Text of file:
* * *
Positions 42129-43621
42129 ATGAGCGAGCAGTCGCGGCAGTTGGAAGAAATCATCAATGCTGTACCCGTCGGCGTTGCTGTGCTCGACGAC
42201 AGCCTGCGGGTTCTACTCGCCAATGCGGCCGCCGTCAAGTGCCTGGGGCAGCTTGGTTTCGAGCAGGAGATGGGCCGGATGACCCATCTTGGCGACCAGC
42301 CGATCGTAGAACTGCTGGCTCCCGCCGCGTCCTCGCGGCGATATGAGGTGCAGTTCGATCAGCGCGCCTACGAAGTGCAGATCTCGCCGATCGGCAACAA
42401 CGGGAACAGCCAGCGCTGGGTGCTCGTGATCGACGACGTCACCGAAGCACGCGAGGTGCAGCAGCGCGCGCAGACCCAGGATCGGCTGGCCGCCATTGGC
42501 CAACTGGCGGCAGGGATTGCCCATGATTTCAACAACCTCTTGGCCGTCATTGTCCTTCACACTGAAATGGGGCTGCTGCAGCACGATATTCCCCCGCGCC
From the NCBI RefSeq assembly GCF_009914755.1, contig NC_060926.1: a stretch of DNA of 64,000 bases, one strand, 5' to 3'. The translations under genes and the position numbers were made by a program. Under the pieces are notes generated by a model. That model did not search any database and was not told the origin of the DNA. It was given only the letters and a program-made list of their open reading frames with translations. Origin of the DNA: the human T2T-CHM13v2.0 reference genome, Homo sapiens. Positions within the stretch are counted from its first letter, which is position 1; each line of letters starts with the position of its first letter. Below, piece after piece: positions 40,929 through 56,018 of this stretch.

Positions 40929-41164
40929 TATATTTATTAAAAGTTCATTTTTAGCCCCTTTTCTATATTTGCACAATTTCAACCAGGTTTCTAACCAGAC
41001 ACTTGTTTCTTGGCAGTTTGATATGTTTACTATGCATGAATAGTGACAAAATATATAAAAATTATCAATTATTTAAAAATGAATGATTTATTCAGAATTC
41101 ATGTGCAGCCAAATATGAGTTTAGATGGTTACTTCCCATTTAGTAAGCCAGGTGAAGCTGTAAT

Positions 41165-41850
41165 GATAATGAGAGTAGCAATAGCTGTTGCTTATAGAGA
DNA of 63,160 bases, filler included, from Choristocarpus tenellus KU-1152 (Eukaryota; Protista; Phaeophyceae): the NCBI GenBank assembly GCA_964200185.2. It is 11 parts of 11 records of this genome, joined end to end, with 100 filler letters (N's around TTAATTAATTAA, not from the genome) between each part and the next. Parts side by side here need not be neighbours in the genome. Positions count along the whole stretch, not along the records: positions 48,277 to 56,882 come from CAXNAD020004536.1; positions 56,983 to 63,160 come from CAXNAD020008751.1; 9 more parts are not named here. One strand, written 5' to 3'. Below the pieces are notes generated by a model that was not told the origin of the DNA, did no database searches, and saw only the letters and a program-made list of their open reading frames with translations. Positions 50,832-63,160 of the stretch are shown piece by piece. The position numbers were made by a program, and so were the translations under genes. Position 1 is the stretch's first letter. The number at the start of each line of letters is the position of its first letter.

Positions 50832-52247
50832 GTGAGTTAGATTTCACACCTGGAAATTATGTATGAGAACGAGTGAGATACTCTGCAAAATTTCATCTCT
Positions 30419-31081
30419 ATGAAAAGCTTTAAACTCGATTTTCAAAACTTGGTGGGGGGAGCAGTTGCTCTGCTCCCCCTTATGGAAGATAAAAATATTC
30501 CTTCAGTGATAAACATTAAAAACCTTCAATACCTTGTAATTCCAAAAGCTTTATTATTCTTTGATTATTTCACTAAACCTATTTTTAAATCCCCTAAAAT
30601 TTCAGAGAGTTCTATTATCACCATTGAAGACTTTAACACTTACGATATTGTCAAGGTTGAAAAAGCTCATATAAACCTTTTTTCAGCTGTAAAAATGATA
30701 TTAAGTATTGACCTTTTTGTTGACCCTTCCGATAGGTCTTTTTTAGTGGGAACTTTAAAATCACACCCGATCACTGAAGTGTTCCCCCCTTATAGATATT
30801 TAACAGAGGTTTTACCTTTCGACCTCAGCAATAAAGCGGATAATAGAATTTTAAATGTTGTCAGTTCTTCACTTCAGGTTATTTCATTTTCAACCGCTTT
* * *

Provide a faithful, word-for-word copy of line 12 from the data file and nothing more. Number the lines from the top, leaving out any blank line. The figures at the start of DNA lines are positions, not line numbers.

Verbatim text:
Positions 41165-41850